hr-uconn-health-signature

Escape From the Endosome

Pfizer and Moderna’s COVID-19 vaccines have demonstrated just how useful large biomolecule drugs can be. Their vaccines are based on RNAs which are hundreds of times bigger than a typical small-molecule drug. UConn associate professor of biomedical engineering Dr. Yupeng Chen, his student Jinhyung Lee, and other members of his lab describe in the May 11 issue of PNAS a way to protect large biomolecule drugs by encasing them in a nanomaterial mimicking DNA.

Please read the paper at:

https://www.pnas.org/content/118/19/e2104511118

and the full story at:

https://phys.org/news/2021-05-endosome-approach-valuable-medicines.html and

https://today.uconn.edu/2021/05/escape-from-the-endosome/

 

UConn Research will Go into Space!

Prof. Yupeng Chen has received a grant titled: “Engineering Multiple-Compartment Cartilage Tissue Construct for Space and Terrestrial Applications” to develop tissue constructs using DNA-inspired Janus base nanotubes in the International Space Station.

This is a multi-agency grant including $400,000 to UConn from NSF and $415,000 to SpaceTango (the implementation partner) from CASIS and NASA. NASA will also cover the cost and resources to launch the experiment into Space via a SpaceX Falcon-9 rocket in 2022.

Profs. Chen and Chon Received NIH Grant to Develop Smartphone Sensor to Detect Tooth Pain

Drs. Ki Chon (right) and I-Ping Chen (left) received a new R21 grant from NIH.  Dr. I-Ping Chen is a Dental Medicine faculty at UConn Health.  This is a multi-PI collaborative grant which will investigate a novel approach to quantify dental pain.  The grant is entitled “Quantitative assessment of dental pain using a smartphone-attachable electrodermal activity sensor.”  The grant is for 2 years (6/1/2020-5/30/2022) and the amount is $462,964.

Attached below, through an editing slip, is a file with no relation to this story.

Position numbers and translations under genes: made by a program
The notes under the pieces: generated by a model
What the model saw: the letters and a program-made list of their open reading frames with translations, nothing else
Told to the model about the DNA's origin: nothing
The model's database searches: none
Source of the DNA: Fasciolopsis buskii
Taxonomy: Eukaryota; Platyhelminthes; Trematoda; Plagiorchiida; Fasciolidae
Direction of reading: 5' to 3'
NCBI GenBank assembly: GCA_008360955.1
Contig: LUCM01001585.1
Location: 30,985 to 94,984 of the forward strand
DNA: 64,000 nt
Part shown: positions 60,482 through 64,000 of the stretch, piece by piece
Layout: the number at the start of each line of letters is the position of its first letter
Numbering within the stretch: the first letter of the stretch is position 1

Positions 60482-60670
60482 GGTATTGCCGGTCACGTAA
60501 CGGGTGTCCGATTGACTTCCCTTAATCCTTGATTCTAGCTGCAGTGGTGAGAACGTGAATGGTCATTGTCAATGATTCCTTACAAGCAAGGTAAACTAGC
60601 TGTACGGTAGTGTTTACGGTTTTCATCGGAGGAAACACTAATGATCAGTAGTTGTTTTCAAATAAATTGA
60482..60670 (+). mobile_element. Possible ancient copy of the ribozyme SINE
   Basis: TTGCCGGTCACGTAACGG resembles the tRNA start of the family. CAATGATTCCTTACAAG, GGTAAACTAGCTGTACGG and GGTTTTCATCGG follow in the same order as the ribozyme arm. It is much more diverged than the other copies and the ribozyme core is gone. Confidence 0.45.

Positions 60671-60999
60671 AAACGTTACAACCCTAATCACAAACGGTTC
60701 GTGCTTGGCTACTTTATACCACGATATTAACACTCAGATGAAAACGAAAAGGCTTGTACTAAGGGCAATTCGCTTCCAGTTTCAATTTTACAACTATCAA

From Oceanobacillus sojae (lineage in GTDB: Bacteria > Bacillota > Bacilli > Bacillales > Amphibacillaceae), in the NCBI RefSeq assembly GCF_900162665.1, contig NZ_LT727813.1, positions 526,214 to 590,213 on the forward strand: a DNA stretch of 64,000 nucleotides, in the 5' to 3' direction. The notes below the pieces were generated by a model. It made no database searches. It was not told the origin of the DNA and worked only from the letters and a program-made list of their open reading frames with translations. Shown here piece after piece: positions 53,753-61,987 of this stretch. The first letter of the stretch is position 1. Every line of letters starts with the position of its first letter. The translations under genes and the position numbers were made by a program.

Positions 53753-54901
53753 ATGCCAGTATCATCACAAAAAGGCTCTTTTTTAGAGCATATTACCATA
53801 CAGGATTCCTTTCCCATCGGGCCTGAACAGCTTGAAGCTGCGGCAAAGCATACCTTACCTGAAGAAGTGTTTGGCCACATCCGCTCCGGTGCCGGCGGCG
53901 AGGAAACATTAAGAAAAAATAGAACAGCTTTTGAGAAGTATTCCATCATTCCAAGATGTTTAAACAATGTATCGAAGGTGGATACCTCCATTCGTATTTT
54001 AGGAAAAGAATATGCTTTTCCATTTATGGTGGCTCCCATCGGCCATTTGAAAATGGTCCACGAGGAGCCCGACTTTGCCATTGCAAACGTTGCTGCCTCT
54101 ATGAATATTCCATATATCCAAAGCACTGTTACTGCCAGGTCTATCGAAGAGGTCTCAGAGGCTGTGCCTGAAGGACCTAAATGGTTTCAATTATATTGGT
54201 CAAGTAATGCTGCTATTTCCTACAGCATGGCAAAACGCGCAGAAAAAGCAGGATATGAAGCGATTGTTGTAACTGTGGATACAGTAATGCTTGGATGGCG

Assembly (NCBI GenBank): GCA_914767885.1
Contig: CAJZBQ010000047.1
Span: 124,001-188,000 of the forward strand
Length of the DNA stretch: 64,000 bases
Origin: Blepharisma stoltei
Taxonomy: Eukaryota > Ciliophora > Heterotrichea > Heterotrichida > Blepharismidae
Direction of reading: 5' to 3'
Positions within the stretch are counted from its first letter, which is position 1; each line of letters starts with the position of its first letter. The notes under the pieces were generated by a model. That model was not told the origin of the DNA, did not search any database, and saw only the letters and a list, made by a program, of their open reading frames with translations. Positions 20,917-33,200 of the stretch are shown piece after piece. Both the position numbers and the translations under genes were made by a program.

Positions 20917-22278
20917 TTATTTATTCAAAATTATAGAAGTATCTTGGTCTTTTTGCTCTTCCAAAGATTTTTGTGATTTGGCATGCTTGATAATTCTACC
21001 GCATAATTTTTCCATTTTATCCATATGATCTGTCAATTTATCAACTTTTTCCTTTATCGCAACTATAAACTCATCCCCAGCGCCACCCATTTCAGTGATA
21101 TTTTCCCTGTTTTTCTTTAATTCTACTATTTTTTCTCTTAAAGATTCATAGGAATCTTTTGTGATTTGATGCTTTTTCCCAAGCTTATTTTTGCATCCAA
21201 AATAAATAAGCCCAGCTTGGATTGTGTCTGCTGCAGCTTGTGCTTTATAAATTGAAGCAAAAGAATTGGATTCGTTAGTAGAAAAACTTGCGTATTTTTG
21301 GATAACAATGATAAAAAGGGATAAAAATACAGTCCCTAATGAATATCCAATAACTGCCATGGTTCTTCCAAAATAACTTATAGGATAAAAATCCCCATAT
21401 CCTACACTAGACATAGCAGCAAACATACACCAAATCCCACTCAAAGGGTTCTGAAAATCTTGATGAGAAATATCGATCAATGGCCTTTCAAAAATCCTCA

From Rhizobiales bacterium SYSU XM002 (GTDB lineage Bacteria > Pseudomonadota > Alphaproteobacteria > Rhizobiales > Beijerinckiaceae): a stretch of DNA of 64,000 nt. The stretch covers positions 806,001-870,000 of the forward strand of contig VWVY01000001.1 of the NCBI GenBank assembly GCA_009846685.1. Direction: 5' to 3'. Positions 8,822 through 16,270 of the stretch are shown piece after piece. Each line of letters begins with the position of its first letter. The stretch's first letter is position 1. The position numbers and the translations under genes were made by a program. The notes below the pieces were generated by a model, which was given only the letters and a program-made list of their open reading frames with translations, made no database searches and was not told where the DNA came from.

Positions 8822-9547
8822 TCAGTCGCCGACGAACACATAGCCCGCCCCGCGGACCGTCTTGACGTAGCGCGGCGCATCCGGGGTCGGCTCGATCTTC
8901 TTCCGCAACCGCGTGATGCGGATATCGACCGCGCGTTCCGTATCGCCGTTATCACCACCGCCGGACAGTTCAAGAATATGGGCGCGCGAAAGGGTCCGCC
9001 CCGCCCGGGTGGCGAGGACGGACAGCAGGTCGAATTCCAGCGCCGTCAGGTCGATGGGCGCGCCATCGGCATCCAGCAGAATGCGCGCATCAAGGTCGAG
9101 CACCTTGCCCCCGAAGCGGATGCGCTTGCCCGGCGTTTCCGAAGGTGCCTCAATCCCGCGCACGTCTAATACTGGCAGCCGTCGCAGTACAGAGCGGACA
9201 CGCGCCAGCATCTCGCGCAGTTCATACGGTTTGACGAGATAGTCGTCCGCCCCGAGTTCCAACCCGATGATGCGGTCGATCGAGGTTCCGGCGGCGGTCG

https://today.uconn.edu/2020/06/uconn-faculty-receive-nih-grant-develop-smartphone-sensor-detect-tooth-pain/

Leila Daneshmandi recognized by Women of Innovation

Leila Daneshmandi, a Ph.D. candidate in our Biomedical Engineering Department, is the 2020 finalist in the category of Collegian Innovation and Leadership women of innovation. This is a great honor and accomplishment to be selected among 150 nominations. For more information, please check links below:

https://www.ct.org/finalists-named-for-16th-annual-women-of-innovation-awards/

https://ctdidi.com/women-of-innovation/finalists-2020/#collegian-innovation

 

Dr. Kazunori Hoshino was awarded a CAREER award from the NSF

Dr. Kazunori Hoshino was awarded a CAREER award from the NSF. His grant is entitled “Biomechanical Signatures in Vertebrate Embryonic Development.” The duration and amount of this award are 5 years and $500K, respectively.

Prof. Hoshino is BME’s 5th CAREER recipient in the past 3 years. The other recipients are Profs. Pierce, Feng, Santaniello and Chen.

UCONN BME Senior Design 2019-2020